Start Small and Ramp Up – Targeting
- Achieving velocity is done by working out kinks through small initial trials and expanding. The solution will naturally harden over the course of initial piloting, accounting for more environmental scenarios that were impossible to test in the lab and foresee. It’s important to let the business know that there will be issues initially as with any pilot, but the key is to not see recurring issues across subsequent pilots
Advance the Content – Targeting
- One of the greatest friction to velocity is the speed of the network or lack thereof. Especially for low bandwidth sites, small sites, and remote locations, just in time download of information over slow connections can’t be counted upon. It’s important to stage or pre-cache data to these locations ahead of time, going back to Visibility to know what locations may have network issues, and Targeting these locations to go later in the migration schedule.
Good visibility will lead to improved targeting, but there will be things that come up. The ability to be Agile with deployments, due to visibility, will keep the migration velocity high. If there is an issue or a strategic change in direction, it’s important to have a contingency. If a section of machines is not able to be migrated as planned, are there other groups of machines that can migrate instead.
How much capacity can you handle when you get errors (they will happen) – Agility
- Experience lends that anywhere between 1 – 5% of machines migrated will experience issues, from hard drive failures to user (mis) intervention, to old BIOS, to killer applications, as noted previously.
- How much deskside support staff is available. If someone needs to visit 5% of machines, how many can the business handle per day/week/month based on the number of deskside support staff available?
Holidays, Weather Impacts – Agility
- The human element, regarding holidays, vacations, and local weather need to be considered. If offices are in the North East and migrations are occurring during winter months, you can anticipate locations being closed due to snow. Similarly, during summer months users will be away on vacation which might limit migration numbers.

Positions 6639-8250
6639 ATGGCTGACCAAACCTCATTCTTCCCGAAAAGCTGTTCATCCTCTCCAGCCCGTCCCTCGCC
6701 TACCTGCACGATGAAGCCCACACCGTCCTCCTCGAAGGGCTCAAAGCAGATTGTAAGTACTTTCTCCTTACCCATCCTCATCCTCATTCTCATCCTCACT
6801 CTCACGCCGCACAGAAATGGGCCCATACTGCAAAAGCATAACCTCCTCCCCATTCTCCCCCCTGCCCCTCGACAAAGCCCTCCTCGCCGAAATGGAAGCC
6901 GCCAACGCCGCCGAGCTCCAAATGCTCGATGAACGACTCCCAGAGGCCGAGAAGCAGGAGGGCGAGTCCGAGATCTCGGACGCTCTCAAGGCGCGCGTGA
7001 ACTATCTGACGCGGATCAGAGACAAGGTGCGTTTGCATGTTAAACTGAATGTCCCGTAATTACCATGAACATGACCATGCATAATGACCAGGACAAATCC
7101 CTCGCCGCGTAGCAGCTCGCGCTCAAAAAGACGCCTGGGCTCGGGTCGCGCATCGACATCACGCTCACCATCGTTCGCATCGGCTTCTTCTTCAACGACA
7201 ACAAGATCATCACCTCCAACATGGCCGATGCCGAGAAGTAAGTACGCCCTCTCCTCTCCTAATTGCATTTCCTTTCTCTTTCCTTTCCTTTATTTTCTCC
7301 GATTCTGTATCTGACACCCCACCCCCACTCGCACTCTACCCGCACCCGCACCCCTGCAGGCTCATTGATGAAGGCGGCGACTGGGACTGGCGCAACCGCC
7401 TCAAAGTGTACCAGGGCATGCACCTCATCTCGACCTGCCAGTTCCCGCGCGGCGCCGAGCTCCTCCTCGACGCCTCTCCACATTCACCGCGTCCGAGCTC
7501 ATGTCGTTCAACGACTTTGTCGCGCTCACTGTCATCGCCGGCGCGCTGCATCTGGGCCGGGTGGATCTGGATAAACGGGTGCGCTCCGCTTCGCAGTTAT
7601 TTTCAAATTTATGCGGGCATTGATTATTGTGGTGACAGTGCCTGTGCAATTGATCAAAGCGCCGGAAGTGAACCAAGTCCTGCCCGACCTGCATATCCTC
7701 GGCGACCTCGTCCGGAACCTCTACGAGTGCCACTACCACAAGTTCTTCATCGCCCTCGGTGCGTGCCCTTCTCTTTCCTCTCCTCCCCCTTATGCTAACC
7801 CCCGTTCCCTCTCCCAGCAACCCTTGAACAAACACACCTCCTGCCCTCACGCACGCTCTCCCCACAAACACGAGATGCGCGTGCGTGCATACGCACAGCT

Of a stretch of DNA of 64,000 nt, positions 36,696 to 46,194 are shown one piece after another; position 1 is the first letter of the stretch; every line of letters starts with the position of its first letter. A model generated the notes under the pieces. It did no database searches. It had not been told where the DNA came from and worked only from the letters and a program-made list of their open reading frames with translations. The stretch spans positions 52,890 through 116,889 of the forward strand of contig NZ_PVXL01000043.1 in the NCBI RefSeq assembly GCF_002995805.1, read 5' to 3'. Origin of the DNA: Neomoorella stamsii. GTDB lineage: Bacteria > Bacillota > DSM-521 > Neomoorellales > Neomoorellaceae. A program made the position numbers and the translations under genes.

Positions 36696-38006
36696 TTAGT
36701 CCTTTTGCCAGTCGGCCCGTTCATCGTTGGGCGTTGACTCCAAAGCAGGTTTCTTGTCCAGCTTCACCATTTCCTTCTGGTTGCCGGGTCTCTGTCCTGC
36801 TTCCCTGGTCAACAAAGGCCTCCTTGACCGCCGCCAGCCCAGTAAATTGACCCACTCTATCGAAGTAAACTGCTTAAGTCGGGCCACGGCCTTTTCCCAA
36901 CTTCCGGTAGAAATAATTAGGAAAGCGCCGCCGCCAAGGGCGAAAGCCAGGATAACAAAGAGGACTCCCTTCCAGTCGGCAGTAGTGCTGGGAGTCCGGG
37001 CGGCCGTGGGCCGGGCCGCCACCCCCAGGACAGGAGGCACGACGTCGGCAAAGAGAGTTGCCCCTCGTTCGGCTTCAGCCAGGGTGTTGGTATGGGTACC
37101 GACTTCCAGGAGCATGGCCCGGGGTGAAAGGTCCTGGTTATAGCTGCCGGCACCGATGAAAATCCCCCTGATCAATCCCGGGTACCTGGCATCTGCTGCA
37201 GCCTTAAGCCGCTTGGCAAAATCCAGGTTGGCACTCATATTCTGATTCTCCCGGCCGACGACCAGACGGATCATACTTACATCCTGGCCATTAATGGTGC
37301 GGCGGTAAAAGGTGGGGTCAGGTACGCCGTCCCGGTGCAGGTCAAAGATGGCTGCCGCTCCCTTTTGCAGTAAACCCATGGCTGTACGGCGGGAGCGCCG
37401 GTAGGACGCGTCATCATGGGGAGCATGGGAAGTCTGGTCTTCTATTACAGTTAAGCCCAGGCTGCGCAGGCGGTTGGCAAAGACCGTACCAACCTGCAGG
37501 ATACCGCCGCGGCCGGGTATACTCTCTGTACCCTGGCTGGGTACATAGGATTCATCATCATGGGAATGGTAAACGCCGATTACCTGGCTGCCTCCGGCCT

Automation can bring out flaws in processes and team procedures – Agility
- Achieving velocity can highlight breaks in communication between teams very quickly. If communication and team cooperation break down throughout the coordination of mass migrations, this can bring progress to a halt.
The overarching strategy of the business will factor into the migration velocity, both accelerating and potentially limiting. Identifying the goals or concerns of the business stakeholders will uncover any ground rules to be used in velocity considerations. It’s important to understand the technology solution expectations.
What output is expected or solutions are expected – Strategy
- Does the business have expectations around how the migrations are facilitated? For example, what is possible to RE schedule and targeting (e.g. user self-service migration or migration push).
- What is the end state and when, can you work backward to fill in the run rate you need to achieve to hit any committed milestone dates.
How much end-user communication is required – Strategy
- A good communication team not only has mechanisms to reach out to the target but also finds ways to empower users through self-service or ways to get the customer help when something goes wrong
How savvy are users – Strategy
- The last thing you want is a help desk call. This erases all the savings you’ve invested in automation. Are users good at figuring things out that are new in W10 vs W7, or will users call the help desk to find out where State Menu has moved or who Cortana is. The good news is that W10 has been out for a long time, so users should be familiar based on their own personal computers already running W10
Who ‘owns’ the machine, the user or the business? – Strategy
- Some companies are very sensitive to the end user–it’s perceived that end users have a right to the end-point and should not be inconvenienced in any way. This might lend towards a gentler ramp up or lower max velocity.
- Some companies are more cavalier about changes and may allow for minor inconveniences to the end user for the sake of velocity and shortened migration schedules.
How do I start?
The best approach is to start with Visibility, understanding all these things to consider and divide the estate into reasonable migration tranches. Some of these tranches will be able to do very quickly (e.g. corporate offices, call centers, well-connected sites, pilot program users, field techs) while others will need to be done over time (e.g. very remote sites, developer machines, manufacturing machines). It’s important to tell the business a target range, but also inform them there will be peaks and values.